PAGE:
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Matthew Perrone, AP

The Food and Drug Administration said it will begin asking doctors to keep an eye out for misleading drug advertisements as part of the agency's latest effort to police the pharmaceutical industry's multibillion-dollar marketing machine. The agency's bad ad program urges doctors to report ads and sales pitches that violate FDA rules.

Drug companies are legally required to present a balanced picture of a drug's benefits and risks in promotions, though critics charge that many TV and magazine ads fail to do so. Currently, the FDA relies on a few dozen staffers to review hundreds of pharmaceutical ads, brochures and presentations voluntarily submitted by companies or reported to the agency by drug industry personnel.

The agency issues warning letters to companies using misleading materials, but because of the volume of submissions those letters often aren't sent until months after the ad is released — and in some cases after the ad is no longer in circulation. As part of its new program the FDA will offer doctors training at medical conferences to help spot misleading ads. They can report advertising violations anonymously by e-mailing badad@fda.gov or calling 877-RX-DDMAC.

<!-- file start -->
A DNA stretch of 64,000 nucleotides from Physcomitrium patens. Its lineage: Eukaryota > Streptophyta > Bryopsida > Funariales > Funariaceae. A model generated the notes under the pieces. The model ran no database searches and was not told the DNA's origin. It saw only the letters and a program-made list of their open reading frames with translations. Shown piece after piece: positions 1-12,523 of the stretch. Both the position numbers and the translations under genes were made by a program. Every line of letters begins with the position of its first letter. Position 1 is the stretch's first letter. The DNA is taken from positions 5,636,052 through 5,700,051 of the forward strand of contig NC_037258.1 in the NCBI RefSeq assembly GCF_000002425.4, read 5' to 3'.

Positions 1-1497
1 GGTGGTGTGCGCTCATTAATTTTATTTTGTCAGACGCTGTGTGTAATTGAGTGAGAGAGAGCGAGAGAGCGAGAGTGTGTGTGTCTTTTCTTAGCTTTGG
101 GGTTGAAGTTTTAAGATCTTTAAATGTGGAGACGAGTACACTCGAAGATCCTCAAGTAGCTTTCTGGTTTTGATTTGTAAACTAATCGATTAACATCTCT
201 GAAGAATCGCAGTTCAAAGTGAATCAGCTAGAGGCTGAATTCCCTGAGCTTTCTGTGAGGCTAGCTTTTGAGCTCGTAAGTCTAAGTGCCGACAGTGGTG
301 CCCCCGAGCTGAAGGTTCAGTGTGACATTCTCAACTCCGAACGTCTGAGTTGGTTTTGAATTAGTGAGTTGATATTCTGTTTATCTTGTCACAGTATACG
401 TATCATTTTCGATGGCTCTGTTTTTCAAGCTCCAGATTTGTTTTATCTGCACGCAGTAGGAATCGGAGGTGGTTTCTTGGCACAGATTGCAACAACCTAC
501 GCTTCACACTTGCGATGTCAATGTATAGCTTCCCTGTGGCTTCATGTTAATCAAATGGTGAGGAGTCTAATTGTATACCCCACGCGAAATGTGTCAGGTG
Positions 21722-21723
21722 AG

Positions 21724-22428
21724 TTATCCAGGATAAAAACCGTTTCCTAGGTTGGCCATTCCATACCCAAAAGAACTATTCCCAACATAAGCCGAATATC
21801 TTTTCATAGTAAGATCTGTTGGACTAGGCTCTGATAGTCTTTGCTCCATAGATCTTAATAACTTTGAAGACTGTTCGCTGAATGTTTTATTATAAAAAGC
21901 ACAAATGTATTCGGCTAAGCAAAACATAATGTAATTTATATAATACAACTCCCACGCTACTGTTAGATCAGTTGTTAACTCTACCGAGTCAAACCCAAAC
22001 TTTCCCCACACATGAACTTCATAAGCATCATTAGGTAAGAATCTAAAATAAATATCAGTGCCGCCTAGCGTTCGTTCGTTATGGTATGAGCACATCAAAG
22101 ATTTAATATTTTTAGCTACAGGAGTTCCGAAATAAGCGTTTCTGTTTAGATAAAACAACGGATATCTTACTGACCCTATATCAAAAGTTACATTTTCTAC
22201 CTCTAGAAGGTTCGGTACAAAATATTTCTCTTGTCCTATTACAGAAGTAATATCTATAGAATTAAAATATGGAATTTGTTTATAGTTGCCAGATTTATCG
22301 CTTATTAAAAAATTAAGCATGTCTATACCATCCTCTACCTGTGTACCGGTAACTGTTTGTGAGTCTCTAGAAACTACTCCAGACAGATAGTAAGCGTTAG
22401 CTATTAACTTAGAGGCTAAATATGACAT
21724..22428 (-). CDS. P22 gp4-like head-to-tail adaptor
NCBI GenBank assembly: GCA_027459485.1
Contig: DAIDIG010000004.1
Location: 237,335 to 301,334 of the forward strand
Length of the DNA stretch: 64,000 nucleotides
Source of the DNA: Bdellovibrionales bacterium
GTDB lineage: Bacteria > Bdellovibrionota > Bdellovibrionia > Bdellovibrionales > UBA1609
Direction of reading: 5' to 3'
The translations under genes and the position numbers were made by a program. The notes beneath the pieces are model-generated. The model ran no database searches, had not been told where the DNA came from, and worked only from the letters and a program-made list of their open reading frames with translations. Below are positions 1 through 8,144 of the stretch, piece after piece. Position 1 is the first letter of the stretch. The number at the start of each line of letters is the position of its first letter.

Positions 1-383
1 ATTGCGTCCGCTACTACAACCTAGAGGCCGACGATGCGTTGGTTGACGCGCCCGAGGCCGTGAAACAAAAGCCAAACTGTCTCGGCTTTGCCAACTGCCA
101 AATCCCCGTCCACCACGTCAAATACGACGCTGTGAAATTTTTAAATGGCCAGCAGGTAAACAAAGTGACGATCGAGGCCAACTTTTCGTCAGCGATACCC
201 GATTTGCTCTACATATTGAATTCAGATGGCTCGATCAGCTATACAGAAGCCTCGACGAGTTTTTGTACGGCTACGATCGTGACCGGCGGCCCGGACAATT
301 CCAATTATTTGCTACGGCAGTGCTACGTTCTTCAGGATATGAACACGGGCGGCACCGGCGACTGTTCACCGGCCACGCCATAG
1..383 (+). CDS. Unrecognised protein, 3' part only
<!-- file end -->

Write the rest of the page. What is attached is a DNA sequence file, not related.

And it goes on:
The drug industry's lobbying group said in a statement it supported the effort as another step to help educate health care providers about prescription drug advertising and promotion. The lobbying group, Pharmaceutical Research and Manufacturers of America, represents most of the world's largest drugmakers, including Pfizer, Merck & Co. and GlaxoSmithKline.

Drugmakers spend about $20 billion per year to promote their products in various mediums, ranging from medical journal ads and information booths at conferences to multimillion dollar TV campaigns. About $4 billion of industry spending goes toward patient-targeted advertisements. The FDA is also conducting a 2,000-person study to determine if the relaxing, upbeat images featured in TV drug ads distract consumers from warnings about the drugs’ risks.

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